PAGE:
The contest between Kenya and Djibouti will head to the second round of voting Thursday after the first phase saw Nairobi’s victory insufficient to win the UN Security Council seat.
In the first round, Nairobi scored 113 votes against Djibouti’s 78. And although Kenya was firmly in the driving seat, the rules of the elections demand at least two-thirds of the eligible UN member states voting to be declared winner.
On Wednesday, the election that started at 4pm Kenyan time saw 192 of the 193 member states voting. Only Venezuela was barred from casting its ballot as it is still in arrears for its membership in the UN.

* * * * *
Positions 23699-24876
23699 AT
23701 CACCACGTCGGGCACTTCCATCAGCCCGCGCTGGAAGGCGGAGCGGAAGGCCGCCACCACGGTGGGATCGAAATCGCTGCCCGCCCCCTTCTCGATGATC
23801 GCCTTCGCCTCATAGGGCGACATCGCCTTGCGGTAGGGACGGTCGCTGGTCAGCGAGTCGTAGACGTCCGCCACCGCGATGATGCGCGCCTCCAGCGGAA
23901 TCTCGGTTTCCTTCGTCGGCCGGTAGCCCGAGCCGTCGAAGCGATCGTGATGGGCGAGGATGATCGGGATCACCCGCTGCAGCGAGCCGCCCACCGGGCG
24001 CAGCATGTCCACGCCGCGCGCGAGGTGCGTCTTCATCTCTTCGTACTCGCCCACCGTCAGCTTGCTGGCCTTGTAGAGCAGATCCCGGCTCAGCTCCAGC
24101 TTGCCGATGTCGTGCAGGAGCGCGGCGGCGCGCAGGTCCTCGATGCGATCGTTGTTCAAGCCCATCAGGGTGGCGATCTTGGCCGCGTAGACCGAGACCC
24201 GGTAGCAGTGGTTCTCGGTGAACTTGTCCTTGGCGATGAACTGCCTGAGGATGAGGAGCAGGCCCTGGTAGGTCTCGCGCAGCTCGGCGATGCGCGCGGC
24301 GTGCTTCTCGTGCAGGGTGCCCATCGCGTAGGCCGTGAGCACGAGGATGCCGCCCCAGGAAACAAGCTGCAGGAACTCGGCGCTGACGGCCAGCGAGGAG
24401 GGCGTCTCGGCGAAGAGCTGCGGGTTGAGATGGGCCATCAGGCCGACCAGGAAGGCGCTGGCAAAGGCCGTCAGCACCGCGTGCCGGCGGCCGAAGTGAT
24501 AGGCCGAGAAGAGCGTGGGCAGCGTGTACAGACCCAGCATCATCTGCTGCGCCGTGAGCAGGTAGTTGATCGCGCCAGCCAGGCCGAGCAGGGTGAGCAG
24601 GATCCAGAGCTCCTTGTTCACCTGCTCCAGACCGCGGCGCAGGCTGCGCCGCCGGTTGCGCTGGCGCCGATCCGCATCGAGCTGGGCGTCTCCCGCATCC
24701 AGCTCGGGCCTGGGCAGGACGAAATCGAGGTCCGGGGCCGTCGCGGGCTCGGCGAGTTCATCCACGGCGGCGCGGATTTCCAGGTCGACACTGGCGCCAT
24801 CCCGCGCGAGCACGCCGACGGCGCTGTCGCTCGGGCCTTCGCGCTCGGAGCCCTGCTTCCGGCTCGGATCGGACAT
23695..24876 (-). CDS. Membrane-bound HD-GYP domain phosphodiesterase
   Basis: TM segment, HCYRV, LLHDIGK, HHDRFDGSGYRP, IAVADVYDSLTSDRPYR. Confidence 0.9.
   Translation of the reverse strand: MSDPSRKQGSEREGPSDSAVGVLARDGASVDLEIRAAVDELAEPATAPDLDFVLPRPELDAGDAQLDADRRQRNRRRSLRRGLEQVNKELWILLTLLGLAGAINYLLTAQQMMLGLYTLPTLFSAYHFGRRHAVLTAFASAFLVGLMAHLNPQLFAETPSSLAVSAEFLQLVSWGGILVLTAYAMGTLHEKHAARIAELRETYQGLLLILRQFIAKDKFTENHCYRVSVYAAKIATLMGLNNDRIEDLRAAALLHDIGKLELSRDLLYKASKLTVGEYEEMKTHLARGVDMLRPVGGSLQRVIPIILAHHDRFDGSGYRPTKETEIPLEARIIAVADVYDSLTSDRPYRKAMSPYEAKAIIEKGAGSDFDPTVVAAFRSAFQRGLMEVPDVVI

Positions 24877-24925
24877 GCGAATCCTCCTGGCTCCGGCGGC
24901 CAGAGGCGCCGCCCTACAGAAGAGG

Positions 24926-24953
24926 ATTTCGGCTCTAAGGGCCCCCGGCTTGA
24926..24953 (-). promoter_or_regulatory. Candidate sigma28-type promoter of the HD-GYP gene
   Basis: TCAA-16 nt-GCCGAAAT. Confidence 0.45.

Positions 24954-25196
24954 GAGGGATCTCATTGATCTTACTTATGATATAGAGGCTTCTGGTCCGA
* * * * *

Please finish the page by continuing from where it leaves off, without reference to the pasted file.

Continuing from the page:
It means Nairobi’s diplomats will have to work a lot harder to lobby countries across the world for one more vote each to see off a Djibouti that rejected AU’s decision to endorse Kenya and went ahead to conduct parallel campaigns for the only seat allocated for Africa.
The UN Security Council is the most powerful organ of the UN, charged with maintaining global peace and security. Its decisions, by law, must be obeyed by all UN member states, giving its prestige and power.
Nairobi, if it wins, would be among the 10 non-permanent members, who often work alongside the permanent five (Russia, China, UK, US, France) to pass resolutions touching on global peace and security.